Players You Probably Didn’t Know the Pittsburgh Pirates Drafted

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ARLINGTON, TX – 1994: Rick Honeycutt #40 of the Texas Rangers winds up for the pitch during a game in 1994 at Ameriquest Field in Arlington, Texas. (Photo by Louis DeLuca/MLB Photos via Getty Images)
ARLINGTON, TX – 1994: Rick Honeycutt #40 of the Texas Rangers winds up for the pitch during a game in 1994 at Ameriquest Field in Arlington, Texas. (Photo by Louis DeLuca/MLB Photos via Getty Images) /

Pitcher Rick Honeycutt

In the 1976 draft, the Pittsburgh Pirates selected Rick Honeycutt with a selection. But he only lasted in the Pirates’ system for a year before being traded to the Seattle Mariners in 1977 as a PTBNL for pitcher Dave Pagan.

Honeycutt made the Majors the same season at age 23, and did solid, but not great in his tenure in Seattle. He only had a 4.22 ERA, 4.43 FIP and 1.40 WHIP from 1977 to 1980, but Honeycutt will be remembered in Seattle for an incident in the 1980 season. On September 30th, Honeycutt was attempting to doctor the ball by scuffing it with a thumb tack taped to his right hand. In only luck that the Mariners would have, Honeycutt completely gave it away when he went to wipe sweat off his forehead, and cut his forehead. This entire fiasco led to a 10 game suspension.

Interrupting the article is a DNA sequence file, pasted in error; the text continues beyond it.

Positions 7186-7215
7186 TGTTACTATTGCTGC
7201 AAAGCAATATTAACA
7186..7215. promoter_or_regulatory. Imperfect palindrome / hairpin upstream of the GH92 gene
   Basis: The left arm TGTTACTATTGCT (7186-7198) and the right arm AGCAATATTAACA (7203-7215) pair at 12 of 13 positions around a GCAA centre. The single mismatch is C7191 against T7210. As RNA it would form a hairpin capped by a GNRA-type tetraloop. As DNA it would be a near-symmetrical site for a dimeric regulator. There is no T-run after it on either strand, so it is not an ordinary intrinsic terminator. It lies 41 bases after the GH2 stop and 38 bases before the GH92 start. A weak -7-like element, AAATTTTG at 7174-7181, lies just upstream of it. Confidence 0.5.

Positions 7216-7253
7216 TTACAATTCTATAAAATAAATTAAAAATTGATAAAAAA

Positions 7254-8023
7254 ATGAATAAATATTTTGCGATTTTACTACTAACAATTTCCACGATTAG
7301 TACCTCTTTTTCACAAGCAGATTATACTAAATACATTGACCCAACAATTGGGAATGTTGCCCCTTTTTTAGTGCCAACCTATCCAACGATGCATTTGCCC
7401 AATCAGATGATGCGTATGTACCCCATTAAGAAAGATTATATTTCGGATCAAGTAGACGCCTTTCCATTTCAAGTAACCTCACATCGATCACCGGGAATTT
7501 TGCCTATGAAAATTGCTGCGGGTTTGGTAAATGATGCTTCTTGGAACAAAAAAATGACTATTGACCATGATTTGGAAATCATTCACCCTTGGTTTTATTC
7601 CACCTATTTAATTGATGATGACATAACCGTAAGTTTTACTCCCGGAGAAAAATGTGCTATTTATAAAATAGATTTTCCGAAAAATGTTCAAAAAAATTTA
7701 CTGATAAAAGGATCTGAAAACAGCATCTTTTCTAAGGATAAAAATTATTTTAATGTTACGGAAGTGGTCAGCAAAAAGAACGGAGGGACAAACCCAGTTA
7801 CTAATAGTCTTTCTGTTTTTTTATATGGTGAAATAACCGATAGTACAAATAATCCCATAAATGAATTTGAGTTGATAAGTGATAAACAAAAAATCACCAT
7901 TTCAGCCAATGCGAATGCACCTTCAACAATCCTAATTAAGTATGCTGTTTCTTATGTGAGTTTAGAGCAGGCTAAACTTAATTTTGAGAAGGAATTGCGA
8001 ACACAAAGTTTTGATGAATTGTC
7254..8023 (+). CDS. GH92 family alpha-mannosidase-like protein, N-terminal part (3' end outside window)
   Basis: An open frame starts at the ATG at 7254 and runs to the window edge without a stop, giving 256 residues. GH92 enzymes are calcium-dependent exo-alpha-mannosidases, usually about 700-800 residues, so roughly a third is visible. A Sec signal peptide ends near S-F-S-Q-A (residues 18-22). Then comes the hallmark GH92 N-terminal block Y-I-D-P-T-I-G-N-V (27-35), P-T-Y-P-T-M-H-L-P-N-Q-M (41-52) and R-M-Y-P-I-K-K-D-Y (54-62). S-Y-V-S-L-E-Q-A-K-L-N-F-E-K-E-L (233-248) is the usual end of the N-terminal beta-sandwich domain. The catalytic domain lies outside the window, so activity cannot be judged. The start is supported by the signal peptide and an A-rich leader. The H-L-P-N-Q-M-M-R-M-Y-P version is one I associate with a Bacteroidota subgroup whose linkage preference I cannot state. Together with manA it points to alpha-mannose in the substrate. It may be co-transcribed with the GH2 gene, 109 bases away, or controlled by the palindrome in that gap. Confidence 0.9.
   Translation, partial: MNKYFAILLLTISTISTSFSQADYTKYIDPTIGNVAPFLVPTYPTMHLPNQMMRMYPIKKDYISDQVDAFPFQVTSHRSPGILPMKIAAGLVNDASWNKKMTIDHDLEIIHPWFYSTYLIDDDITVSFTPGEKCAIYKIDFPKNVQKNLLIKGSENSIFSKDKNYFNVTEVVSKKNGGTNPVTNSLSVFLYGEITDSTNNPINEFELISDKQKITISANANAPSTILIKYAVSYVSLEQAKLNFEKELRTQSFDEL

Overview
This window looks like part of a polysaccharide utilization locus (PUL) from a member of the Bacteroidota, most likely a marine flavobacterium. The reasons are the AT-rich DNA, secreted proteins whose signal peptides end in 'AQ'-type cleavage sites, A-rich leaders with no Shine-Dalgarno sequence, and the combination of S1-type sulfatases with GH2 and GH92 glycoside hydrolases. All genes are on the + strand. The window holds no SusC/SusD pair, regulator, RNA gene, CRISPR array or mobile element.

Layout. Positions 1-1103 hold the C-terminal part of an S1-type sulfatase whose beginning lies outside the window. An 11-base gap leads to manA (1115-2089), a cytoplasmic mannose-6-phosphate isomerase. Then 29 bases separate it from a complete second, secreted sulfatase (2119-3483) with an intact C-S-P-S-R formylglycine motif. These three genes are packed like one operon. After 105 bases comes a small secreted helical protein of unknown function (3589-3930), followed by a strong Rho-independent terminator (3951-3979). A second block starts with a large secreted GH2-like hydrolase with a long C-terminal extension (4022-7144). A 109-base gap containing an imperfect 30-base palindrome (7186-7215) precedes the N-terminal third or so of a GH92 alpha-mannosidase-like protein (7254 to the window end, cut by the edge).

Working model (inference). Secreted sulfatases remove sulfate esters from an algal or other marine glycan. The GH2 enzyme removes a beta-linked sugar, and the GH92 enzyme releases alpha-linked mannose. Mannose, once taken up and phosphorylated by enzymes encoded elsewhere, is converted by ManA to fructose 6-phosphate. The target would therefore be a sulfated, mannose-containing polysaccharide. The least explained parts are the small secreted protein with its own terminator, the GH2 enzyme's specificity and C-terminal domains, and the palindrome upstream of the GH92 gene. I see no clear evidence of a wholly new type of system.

After 1980, Honeycutt was traded to the Texas Rangers in an 11 player deal. Honeycutt broke out with the Rangers, posting a 3.31 ERA, 3.59 FIP, and 1.07 WHIP. Honeycutt rarely struck out batters, having a 2.3 K/9, but he had a 1.2 BB/9 through 127.2 innings of work.

After a down 1982, Honeycutt made the All-Star game in 1983 with the Rangers, but was traded to the Los Angeles Dodgers halfway through the season. From 1983 through 1987, Honeycutt posted a 3.39 ERA, 3.60 FIP, and 1.30 WHIP. Again, he struck out batters at a lowly 4.6 per 9 rate, but kept up a solid 2.6 BB/9 and even better 0.6 HR/9.

Next. A Day in the Life of a Minor Leaguer: Jake Snider. dark

In an August trade in 1987, Honeycutt was sent to the Oakland A’s, and after the year, the lefty continued his career as a relief pitcher. Honeycutt would play six more seasons with the A’s before returning to Texas in 1994, but then headed back to Oakland in 1994. He also spent part of the 1994 season with the New York Mets, and finished out his career in 1996 and 1997 with the St. Louis Cardinals. In this 10 season span as a converted relief pitcher, the control artist threw 458 innings of 3.28 ERA, 3.66 FIP, and 1.22 WHIP ball.

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